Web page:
Welwitschia mirabilis in Namib Naukluft Park

Welwitschia mirabilis in Namib Naukluft Park

The Namib Desert is probably the oldest desert on Earth.  Because of the quirks of plate tectonics and geology, it has been the same hot arid landscape since West Gondwanaland shifted to its present position along the Tropic of Capricorn nearly 130 million years ago!  Some of the regional plants and animals of the Namib Desert have had a very long time to adapt to the baking sun and shifting sands of West Africa’s Skeleton Coast.  The sandswimming (and misnamed) golden mole is a prime example of the strange animals which live in the Namib, but an even weirder organism is the ancient monotypic plant Welwitschia mirabilis.  As the sole member of its own genus, family, and order, the plant is a bizarre evolutionary loner.  This suits the strange plant well–since some specimens exist in stupendous isolation, far from all other plants in the midst of great desolate plains.  There, single plants can live for up to two millennia or longer, in environs which would swiftly kill most other living things.  Their distinctive appearance—a huge convoluted heap of withered ancient leaves of immense length—is a sort of trademark of the Namib Desert.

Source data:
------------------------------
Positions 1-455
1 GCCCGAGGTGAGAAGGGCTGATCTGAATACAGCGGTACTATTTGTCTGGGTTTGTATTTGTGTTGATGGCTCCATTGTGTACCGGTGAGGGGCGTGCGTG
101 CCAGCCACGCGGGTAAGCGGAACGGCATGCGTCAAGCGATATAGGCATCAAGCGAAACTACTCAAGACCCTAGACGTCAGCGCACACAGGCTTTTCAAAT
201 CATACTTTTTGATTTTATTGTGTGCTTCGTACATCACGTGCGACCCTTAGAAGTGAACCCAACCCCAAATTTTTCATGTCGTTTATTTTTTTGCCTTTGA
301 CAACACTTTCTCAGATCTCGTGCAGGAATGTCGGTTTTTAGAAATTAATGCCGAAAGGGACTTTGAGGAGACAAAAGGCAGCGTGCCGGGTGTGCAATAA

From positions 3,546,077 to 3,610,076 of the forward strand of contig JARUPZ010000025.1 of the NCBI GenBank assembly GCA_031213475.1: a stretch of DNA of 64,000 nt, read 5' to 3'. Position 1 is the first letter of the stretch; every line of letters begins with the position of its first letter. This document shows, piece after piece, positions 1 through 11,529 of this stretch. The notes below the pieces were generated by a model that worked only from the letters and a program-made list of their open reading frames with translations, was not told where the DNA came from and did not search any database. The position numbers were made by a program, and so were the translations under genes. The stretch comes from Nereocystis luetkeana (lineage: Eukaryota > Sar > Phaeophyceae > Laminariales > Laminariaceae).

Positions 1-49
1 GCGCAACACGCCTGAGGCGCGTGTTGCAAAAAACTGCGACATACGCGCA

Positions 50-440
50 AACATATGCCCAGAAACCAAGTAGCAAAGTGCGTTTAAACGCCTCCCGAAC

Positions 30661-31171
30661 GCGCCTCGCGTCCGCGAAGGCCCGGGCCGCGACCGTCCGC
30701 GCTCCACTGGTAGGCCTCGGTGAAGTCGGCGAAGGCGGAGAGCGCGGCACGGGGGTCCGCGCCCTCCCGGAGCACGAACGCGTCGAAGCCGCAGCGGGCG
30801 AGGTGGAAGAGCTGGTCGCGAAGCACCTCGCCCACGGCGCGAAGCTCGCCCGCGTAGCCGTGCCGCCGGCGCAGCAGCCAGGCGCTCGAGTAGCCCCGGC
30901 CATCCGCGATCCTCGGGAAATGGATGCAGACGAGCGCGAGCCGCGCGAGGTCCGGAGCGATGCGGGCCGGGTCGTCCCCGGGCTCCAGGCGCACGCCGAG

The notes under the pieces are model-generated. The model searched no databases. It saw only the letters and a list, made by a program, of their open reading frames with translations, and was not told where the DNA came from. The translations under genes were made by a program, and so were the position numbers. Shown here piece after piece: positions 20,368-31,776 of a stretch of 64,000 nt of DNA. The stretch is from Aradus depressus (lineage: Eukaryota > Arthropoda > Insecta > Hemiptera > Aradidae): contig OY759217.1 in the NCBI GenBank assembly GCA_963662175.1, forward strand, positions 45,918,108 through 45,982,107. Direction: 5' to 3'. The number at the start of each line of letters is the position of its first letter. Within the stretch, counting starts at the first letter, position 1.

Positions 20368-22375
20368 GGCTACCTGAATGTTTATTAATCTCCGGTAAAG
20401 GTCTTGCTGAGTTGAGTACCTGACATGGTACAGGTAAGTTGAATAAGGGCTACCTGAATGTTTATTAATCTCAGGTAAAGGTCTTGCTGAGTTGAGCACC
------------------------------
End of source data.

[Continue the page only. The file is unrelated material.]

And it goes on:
The coat of arms of Namibia features one at the bottom

The coat of arms of Namibia features one at the bottom

But Welwitschia mirabilis is even stranger than its bizarre appearance and lifestyle first indicate.  It is one of the last three surviving gnetales—a division of the ancient gymnosperms (which also include conifers, cycads, and ginkgos).  Botanists are still arguing about the exact taxonomy of the gnetales, but they seem to have evolved in the Jurassic era.  As the dinosaurs came and went, as the seas rose and fell and great ice sheets carved the world and then melted, welwitschia has sat in its inhospitable corner of the globe and quietly prospered (even as all of its close relatives died away).

A young Welwitschia

A young Welwitschia

Each welwitschia has only two strap-like leaves which grow continuously over its long life.  As the desert winds rip into the plant, these leaves become shredded into different ribbons and segments, but they remain the same two leaves—growing longer and longer like some tangled Rapunzel.  The all-important taproot of the plants is just as strange—a huge shallow water collecting disk which has approximately the same radius as the length of the leaves.  Each plant has its own gender and they are pollinated by flies and desert Hemiptera (true bugs).

Welwitschia mirabilis with a dangerous African animal species

Welwitschia mirabilis with a dangerous African animal species

Oddly enough, in our world of mass extinction, welwitschia plants are doing fine.  Although collectors have gathered some, there are still plenty left in places where people do not want to go. The plants in tumultuous Angola are better protected than those in democratic, ecologically-minded Namibia (simply because Angola’s many wars have left vast, unmapped zones of landmines where people never venture).  The welwitschia’s hermit-like asceticism is a very good strategy in our hedonistic Anthropocene world.

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